DSCC Climbing Back With $6 Million in Bank
Just two months removed from a net balance of zero, the Democratic Senatorial Campaign Committee will show a cash balance of $6 million in its April quarterly report.
The DSCC raised $11 million from Jan. 1 to March 31, including $7 million in March alone, a total that eclipses its fundraising total for any previous three-month quarter this cycle. DSCC officials could not produce a figure for their vendor debt but asserted it was significantly less than the $985,000 it carried at the end of February.
“There is a distinct difference between where we were and where we are,” said DSCC Chairman Jon Corzine (N.J.) Wednesday, citing a combination of campaign developments led by Sen. Ben Nighthorse Campbell’s (R-Colo.) retirement announcement for galvanizing the Senate Democratic Caucus.
“Our Caucus is on fire on this,” Corzine said.
“We are about to have a jump ball at center court and I think we have a tall center,” said the New Jersey Senator, drawing on a basketball metaphor on the eve of the NCAA Final Four.
Fundraising figures for the National Republican Senatorial Committee were not available at press time although knowledgeable sources indicated the Republicans would likely have roughly $16 million on hand at the end of March.
Detailed reports documenting the contributions and expenditures of the committees from Jan. 1 to March 31 must be filed with the Federal Election Commission by April 15.
Despite the expected deficit to their Republican counterparts, Democrats were gleeful about the relative financial health of the committee given the turmoil it has undergone since the start of 2004.
In January, Executive Director Andy Grossman departed and was replaced by David Rudd, a former chief of staff to Sen. Fritz Hollings (D-S.C.).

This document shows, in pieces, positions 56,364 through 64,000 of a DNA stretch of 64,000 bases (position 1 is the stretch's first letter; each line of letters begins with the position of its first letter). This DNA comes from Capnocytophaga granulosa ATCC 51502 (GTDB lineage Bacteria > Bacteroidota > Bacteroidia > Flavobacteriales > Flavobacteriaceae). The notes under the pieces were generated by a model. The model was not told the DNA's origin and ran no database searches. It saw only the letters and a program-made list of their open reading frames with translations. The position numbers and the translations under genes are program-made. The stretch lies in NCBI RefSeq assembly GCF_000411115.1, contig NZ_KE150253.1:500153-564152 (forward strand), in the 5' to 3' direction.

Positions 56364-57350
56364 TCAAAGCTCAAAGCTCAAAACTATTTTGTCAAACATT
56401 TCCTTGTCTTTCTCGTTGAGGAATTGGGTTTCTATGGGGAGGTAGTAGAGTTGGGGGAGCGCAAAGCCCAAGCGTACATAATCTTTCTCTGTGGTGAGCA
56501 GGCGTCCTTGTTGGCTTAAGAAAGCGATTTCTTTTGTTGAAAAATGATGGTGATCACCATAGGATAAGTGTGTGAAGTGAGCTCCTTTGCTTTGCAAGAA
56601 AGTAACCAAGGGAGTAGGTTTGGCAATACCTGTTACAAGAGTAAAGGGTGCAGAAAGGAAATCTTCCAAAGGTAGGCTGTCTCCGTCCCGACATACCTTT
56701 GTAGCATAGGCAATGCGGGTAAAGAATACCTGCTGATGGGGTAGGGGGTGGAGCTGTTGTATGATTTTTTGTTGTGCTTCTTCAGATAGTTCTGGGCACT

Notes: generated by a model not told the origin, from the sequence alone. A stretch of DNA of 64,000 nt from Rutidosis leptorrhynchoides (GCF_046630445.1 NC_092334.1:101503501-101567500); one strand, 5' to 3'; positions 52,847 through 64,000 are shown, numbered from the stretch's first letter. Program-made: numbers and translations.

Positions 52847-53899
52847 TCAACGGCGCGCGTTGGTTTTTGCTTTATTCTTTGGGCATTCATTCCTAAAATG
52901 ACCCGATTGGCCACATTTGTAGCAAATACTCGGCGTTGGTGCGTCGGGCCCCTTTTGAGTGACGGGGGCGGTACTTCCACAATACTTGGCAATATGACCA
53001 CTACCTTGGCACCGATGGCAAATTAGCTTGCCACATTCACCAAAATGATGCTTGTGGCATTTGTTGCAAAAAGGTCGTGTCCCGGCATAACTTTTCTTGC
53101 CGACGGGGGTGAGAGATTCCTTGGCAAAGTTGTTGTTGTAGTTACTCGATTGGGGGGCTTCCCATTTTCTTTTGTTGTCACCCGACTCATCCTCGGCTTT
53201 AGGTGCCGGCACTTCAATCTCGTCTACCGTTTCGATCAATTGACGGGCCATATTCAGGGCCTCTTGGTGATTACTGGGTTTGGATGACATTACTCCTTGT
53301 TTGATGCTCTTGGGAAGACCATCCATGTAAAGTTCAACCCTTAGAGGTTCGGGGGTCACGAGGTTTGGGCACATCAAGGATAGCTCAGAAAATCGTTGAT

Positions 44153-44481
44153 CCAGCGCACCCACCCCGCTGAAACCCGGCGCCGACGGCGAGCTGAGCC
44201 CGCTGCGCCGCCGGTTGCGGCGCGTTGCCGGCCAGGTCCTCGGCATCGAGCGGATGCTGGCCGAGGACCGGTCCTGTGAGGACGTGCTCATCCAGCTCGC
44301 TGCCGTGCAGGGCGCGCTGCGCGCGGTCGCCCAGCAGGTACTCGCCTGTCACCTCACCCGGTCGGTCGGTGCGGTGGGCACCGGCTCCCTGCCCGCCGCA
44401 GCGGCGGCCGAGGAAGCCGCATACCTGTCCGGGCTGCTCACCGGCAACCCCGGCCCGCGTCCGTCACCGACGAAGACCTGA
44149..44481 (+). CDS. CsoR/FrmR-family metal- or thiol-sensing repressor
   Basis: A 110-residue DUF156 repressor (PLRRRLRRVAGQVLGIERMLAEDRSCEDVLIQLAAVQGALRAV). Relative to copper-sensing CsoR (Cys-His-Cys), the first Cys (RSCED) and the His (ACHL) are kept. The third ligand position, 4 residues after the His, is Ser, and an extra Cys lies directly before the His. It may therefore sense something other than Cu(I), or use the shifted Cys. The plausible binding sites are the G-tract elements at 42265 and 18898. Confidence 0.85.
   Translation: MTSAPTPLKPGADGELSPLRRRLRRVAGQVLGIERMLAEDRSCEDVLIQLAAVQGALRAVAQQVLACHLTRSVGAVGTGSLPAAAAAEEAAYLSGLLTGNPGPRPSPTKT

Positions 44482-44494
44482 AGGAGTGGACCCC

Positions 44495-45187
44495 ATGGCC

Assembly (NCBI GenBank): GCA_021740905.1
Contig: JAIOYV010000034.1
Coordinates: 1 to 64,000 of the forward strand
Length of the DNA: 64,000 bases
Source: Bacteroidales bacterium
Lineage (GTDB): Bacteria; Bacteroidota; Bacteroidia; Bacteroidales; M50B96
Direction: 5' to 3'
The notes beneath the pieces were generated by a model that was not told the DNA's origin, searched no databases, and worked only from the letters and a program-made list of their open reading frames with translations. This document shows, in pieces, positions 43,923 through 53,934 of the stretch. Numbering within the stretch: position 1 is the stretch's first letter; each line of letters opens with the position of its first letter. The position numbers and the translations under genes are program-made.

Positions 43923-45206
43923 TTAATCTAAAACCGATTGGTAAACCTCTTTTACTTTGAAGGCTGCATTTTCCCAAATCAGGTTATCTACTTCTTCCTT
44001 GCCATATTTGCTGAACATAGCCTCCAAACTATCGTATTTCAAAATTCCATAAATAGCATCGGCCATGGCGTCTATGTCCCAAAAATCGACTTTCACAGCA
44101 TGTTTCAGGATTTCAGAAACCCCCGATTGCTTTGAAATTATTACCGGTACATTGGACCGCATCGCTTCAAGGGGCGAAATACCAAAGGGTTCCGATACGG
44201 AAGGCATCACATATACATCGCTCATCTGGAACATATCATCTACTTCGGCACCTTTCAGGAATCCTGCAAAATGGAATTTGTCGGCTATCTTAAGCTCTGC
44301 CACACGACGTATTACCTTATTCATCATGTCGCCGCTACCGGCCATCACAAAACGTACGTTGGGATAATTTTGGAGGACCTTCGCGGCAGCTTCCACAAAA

Ann Lewis, a former Clinton administration official, was brought on as deputy executive director, and former Democratic Congressional Campaign Committee Finance Director Jonathan Mantz was hired to fill the same role at the DSCC.
All of these changes came as the DSCC’s February monthly report was filed, showing the organization with $2.6 million on hand and $2.6 million in debt; a bit of quick math showed the committee with a net balance of a measly $1,436. The DSCC moved into solvency in its March monthly filing, which detailed its financial activities in February.
At that time, it showed $2.5 million on hand and $985,000 in vendor debt after paying off the final $1.68 million remaining on a $6 million bank note taken out in the waning days of the 2002 cycle.
Two large events in March helped the DSCC pad their impressive monthly total.
On March 24, the organization held its “Majority in the Making” spring reception, which was attended by 35 Senators and raised $3 million for the committee.
Five days earlier, Corzine along with Sens. Chris Dodd (Conn.), Edward Kennedy (Mass.), Joseph Biden (Del.), Mark Dayton (Minn.), Blanche Lincoln (Ark.) and Bob Graham (Fla.), attended an event in Palm Beach, Fla., that netted the committee $500,000.
In addition to the involvement of his colleagues, Corzine said the emerging class of Democratic Senate candidates has played a large role in the increasing financial success at the committee.
Citing the Senate primary victory of black state Sen. Barack Obama in Illinois and the emergence of Hispanic state Attorney General Ken Salazar as the favored candidate in Colorado, Corzine said that he was “as excited about this group of candidates as I would be about an incoming class at Goldman Sachs.”
Prior to spending a record $63 million of his own money to win a New Jersey Senate seat in 2000, Corzine was CEO of the powerful investment firm.